The government today announced a reconstituted National Manufacturing Competitiveness Council (NMCC) under the chairmanship of Dr V Krishnamurthy.
The reconstituted NMCC has Tata Group head Ratan Tata and TVS Motor CMD Venu Srinivasan among industry captains as members.
Government members of the council include member (industry) of the Planning Commission, secretary to the department of industrial policy and promotion (DIPP) of the commerce and industry ministry, finance secretary, secretary to the department of heavy industry, secretary to the ministry of MSME and the director-general of the Council for Scientific and Industrial Research.
Presidents of apex industry organisations - the Confederation of Indian Industry (CII), Federation of Indian Chambers of Commerce and Industry (FICCI) and the Associated Chambers of Commerce and Industry of India (Assocham) - will represent industry in the 28-member body.
Dr Kaushik Basu, chief economic adviser to the ministry of finance and Dr Isher Judge Ahluwalia of the Indian Council for Research in International Economic Relations are the two economists in the reconstituted body.
Besides Ratan Tata and Venu Srinivasan, the NMCC includes S Kumars Group chairman Mukul Kasliwal, Larsen & Toubro CMD A M Naik, ITC CMD Y C Deveshwar, Godrej & Boyce CMD Jamshyd Godrej, Bharat Forge CMD Baba N Kalyani, Wockhardt CMD Dr Habil Khorakiwala, Sona Steerings proprietor Surinder Kapur, Hitech Magnetics proprietor Uma Reddy, Hinduja Automotive executive vice chairman V Sumantran, Bharat Heavy Electrials CMD B P Rao and HCL Infosystems chairman and CEO Ajai Chowdhry.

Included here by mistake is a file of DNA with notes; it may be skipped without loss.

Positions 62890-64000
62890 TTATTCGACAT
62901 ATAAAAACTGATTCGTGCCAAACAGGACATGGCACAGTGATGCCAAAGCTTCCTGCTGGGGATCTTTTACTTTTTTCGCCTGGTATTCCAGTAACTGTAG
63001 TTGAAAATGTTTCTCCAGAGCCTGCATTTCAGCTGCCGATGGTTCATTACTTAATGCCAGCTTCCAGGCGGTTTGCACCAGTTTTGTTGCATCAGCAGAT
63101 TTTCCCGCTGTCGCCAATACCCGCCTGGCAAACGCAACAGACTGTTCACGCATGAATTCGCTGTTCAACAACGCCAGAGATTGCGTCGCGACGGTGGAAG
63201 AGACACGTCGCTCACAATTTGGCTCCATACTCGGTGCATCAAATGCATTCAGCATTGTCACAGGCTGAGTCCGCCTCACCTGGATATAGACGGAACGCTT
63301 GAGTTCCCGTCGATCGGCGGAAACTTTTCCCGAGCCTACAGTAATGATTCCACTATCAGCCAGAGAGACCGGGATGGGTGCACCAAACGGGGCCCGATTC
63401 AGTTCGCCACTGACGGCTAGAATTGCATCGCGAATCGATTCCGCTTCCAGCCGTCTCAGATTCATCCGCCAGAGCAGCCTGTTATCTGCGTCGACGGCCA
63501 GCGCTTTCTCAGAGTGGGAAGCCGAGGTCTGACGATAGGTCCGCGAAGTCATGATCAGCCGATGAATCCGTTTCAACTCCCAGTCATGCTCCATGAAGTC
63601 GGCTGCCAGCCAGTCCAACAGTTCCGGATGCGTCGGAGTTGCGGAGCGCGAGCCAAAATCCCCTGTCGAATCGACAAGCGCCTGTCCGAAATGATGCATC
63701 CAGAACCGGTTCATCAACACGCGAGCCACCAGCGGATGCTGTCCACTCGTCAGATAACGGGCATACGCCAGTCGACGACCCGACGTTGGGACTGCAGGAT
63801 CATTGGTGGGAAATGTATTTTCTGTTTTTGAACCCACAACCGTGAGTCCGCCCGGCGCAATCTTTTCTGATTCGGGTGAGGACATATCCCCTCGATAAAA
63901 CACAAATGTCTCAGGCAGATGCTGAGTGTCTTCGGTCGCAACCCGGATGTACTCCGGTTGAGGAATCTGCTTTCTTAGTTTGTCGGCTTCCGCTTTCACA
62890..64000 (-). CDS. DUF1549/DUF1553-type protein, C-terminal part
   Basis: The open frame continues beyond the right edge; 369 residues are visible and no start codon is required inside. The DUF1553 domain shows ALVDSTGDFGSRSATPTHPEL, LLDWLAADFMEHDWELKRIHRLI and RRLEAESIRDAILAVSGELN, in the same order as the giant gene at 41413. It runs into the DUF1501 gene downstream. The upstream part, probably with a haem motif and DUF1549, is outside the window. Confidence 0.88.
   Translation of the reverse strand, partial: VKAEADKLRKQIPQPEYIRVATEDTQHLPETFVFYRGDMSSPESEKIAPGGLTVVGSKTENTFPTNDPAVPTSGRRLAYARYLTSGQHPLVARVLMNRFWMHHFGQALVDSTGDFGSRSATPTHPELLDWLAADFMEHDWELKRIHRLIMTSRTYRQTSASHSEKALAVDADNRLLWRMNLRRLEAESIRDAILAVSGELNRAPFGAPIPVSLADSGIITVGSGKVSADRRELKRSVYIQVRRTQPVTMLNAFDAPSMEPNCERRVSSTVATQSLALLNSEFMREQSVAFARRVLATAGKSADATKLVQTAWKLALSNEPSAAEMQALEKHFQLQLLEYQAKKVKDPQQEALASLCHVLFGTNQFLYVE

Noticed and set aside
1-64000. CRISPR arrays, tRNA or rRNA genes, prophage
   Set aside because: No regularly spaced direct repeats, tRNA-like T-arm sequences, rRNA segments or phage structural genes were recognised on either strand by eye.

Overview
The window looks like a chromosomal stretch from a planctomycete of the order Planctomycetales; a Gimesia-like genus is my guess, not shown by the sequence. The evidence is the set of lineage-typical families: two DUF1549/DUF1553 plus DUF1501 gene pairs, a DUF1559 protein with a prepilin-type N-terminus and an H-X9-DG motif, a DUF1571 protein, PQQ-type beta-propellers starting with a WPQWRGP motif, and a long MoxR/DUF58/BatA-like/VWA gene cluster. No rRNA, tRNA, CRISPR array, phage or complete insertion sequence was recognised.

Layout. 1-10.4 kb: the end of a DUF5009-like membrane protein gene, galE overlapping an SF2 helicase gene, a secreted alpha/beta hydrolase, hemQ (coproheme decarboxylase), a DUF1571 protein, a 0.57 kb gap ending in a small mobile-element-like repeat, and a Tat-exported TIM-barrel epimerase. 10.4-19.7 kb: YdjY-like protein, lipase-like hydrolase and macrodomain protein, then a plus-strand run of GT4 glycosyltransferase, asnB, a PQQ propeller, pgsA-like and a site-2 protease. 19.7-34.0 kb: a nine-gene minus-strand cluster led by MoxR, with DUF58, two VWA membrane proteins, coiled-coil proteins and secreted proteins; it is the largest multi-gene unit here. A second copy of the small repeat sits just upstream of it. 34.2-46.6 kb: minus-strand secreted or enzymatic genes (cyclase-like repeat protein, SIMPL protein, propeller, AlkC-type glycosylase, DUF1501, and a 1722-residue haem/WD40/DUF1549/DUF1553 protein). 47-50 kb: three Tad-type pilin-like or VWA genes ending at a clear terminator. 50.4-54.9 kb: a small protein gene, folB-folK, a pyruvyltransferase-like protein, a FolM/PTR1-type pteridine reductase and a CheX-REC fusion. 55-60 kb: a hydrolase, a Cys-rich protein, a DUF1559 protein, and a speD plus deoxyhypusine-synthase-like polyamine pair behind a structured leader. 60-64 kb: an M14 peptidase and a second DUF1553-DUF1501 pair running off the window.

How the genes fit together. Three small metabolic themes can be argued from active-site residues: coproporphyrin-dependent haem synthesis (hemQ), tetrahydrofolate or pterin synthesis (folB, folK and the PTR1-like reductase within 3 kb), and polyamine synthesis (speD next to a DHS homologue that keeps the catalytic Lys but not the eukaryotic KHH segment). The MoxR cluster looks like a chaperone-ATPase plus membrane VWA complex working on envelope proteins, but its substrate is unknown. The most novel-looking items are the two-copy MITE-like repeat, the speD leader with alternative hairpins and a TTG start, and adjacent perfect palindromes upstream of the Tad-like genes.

NMCC was set up by the government as an interdisciplinary body at the highest level to serve as a policy forum for credible and coherent policy initiatives in the manufacturing sector. The council's role is to energise and sustain the growth of manufacturing industries in India and also help in the implementation of strategies.
The government proposes to raise the share of manufacturing in the country's GDP to 25 per cent by 2020 from 15-16 per cent at present.